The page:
Peter Miller has lived for 10 years in North Saanich and chose to live in the community for its ambiance.
It’s that feeling of community Miller says he feels is under threat by the actions of the current council and that’s why he’s running for mayor on Nov. 15.
“I think the people of North Saanich are fed up with the leadership of the council of the day,” he said.
Miller said the animosity between councillors and bad behaviour seen over the course of the last term has a lot to do with leadership.
“If performed properly, that seeps down to the other councillors and to staff. Things did get done this last term but at a very slow pace. Better leadership starts at the top.”
Miller considers much of council’s actions in regards to its animosity towards each other this term as questionable and something he hopes to change. The kicker for him, he continued, was the spending of tax dollars on mediation to help council function better. He said that didn’t work.
“It has been my experience that public feedback on this has been of frustration, especially in the reputation North Saanich has gotten as a result.”
Miller admitted he has no previous political experience but says he has the leadership skills to bring to the job. Miller spent 33 years at the B.C. Liquor Distribution Branch, as both a liquor store manager and as a special projects manager across the province.
Miller said to bring council into a better working relationship, it all starts with the mayor. He said he’s approaching the job with an open mind and no particular agenda. Yet, he said he will not tolerate bad behaviour and try to raise his and the public’s expectations of council. In the end, he hopes such action will bring about efficiencies in how council operates.
While Miller said he doesn’t think North Saanich has serious issues, he agrees housing policy has been top of mind in the community. Miller added he feels council has been on the right track on housing development, but at too fast a pace.
“If North Saanich had made land rezonings on a slower pace over the last 10 years, people probably would not be as up in arms as they have been.”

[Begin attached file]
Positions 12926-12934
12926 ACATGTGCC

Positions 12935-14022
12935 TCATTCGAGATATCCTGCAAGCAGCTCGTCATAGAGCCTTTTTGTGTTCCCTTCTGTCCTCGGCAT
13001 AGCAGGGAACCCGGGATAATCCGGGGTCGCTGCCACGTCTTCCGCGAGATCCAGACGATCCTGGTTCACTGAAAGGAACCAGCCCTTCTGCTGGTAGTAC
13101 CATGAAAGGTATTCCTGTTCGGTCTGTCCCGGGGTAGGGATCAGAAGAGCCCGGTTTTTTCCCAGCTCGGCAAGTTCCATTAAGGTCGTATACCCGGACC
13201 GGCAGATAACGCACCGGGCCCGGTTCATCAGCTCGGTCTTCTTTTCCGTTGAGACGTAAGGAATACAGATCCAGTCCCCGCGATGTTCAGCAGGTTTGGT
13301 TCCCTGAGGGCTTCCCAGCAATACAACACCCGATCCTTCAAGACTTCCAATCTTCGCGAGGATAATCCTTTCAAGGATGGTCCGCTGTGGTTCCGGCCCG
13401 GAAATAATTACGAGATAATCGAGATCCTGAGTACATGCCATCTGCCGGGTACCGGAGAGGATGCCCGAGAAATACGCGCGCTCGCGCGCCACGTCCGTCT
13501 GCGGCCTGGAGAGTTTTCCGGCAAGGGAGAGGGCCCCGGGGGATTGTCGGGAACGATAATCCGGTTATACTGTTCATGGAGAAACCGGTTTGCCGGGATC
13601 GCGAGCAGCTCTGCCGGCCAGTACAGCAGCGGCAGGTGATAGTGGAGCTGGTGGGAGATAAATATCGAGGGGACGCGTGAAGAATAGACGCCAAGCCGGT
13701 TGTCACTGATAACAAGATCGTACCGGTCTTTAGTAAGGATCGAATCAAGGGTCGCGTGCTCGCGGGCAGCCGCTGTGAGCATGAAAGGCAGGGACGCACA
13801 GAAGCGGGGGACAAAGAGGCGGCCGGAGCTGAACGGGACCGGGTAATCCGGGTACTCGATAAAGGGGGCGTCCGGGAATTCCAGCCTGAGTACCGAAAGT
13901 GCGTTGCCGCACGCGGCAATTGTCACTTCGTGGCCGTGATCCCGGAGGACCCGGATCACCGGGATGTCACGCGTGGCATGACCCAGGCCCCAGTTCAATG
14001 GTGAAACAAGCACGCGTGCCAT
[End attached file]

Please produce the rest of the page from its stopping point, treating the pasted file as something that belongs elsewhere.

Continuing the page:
Miller said the pro-development council majority pushed through some long-standing housing projects, “if you can call three years being pushed through.”
Miller said he thinks there needs to be more diversity in housing in North Saanich and a review of the official community plan is needed “to iron out a lot of things.” He is not calling for a full OCP review, but a look at zoning and housing issues.
Miller added he thinks there is no such thing as affordable housing when it comes specifically to market housing. He said more and more people are looking for smaller lots and smaller homes as they maintain busy lives. Subsidized housing is another matter, he said, and suggested council might look at Habitat for Humanity projects to fill that need.
On the issue of amalgamation, Miller said he agrees the community needs to have a discussion.
“Regardless of your thoughts on it, if you can collect simple information on it, now is the time to do it.”
He said asking a ballot question on Nov. 15 is a good thing and, depending on the outcome, would set in motion information-gathering in case the community wants to proceed further.
“I can’t say this is ever going to happen,” said Miller, “but I believe it’ll be a real stretch in North Saanich.”